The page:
I’m the type of person who picks up lost pennies off the street. No, that’s not right. I’m not the type, I am that person. This is not some slow growth wealth accumulation strategy, rather, I cling to a childhood superstition. Finding a penny brings good luck! So, why on earth would I leave a lucky penny stranded on the sidewalk?
“Find a penny, pick it up, and all day long you’ll have good luck.”
Another confession: I’m more than strangely excited to be going solo for the holidays. If you’re shaking your head, let me explain before you give yourself WTW whiplash.
Spending the holidays alone has been a big, I mean massive, irrational fear of mine. When my ex-husband and I were splitting up, almost the first thing I did after contacting my broker (hello! money fears!) was make plans for the holidays (Thanksgiving and Christmas). I couldn’t bear saying “I don’t know” or “I’ll be alone” if someone asked what I was doing. Silly, perhaps, but my silly fear mindset reality.
Then 2020 hit. Smacking me in the face with my biggest fears: paid speaking gigs completely evaporated in the first half of the year (hello! money fears again!) and as the pandemic keeps pandemic’ing, the fear of spending the holidays alone…
Instead of running from these fears, I’ve been running to them this year. Banishing them from my brain space. If these fear continue to clutter the corners of my imagination what chance do I have of creating new traditions, or more imaginative decisions?
As 2020 winds down, I’m quite thankful for this time alone with my fears, seeing them for what they are (irrational, silly creatures handed to me at another time, when I was a different person), thankful for an unexpected pause in my frantic pace of the past few years (on my! how much of that was fueled by a fear of failure!) and thankful for the 2 pennies I found this morning on my walk.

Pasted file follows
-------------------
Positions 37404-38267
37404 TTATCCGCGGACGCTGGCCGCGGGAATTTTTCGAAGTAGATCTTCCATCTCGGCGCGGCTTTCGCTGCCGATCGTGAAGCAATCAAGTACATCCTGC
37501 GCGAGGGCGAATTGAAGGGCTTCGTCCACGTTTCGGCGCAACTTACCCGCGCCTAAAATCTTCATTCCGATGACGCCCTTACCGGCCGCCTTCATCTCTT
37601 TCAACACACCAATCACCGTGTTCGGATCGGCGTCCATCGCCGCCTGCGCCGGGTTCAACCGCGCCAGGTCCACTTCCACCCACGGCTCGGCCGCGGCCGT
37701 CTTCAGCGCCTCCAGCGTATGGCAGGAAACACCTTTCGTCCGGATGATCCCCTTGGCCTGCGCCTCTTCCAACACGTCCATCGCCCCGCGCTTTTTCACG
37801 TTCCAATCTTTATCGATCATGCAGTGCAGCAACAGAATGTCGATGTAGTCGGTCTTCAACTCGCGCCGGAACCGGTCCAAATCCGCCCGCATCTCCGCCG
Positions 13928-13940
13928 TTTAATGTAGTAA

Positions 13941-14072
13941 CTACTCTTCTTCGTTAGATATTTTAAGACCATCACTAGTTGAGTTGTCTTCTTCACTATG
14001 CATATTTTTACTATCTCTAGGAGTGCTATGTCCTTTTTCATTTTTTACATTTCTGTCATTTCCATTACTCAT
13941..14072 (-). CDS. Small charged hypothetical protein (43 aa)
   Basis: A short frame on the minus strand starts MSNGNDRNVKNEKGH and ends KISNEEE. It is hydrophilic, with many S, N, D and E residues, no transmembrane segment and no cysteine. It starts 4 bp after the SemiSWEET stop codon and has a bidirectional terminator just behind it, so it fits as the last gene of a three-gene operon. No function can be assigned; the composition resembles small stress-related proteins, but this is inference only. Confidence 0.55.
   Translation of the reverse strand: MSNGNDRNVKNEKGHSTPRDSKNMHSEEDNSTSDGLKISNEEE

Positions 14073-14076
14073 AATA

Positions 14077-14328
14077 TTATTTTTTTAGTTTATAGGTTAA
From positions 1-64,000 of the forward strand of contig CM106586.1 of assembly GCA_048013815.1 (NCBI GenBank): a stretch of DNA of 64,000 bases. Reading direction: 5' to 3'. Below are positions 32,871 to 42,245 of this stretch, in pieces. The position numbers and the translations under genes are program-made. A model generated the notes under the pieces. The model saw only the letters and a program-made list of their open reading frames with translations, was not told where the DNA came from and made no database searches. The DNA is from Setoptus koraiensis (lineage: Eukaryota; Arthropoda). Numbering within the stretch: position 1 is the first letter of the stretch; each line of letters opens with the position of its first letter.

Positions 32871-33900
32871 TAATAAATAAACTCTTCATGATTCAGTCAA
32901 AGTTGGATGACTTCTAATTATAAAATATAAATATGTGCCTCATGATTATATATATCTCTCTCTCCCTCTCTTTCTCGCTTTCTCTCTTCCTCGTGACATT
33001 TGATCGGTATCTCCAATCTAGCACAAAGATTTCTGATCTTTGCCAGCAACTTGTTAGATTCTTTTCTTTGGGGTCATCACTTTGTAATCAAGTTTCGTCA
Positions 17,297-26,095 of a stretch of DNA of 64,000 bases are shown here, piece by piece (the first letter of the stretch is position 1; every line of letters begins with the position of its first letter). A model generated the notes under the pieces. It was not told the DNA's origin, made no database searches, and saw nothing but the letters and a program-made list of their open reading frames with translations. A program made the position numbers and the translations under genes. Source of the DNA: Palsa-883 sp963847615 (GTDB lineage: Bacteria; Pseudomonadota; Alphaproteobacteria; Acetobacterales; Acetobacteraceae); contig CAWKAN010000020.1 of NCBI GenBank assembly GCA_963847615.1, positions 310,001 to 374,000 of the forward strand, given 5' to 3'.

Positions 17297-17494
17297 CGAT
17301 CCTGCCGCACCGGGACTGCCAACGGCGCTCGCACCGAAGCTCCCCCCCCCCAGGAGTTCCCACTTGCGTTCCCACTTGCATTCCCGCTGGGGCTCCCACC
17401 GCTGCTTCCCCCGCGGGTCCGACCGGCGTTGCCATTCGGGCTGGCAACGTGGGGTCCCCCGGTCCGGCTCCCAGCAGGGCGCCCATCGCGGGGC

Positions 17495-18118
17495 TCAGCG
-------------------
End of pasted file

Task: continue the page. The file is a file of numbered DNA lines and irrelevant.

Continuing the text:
Traditions are in the cross-wire this week as we’re urged not to travel home for the holidays, to keep the holidays small.
Traditions are hard to let go of. Like heirlooms. I refer to these as the “burden of inheritance” – the ugly dresser you keep because it belonged to a great aunt, or the recipe that CANNOT be changed because so and so used to always serve it this time of year.
Examine the ideas, notions, traditions you’ve inherited, question them, then reshape them into something that works for you. Give traditions reverence because you’ve determined they matter to you, don’t cling to them under someone else’s banner.
Ditch someone’s script and write your own.
And suggested reading, Priya Parker’s latest opinion piece for The New York Times.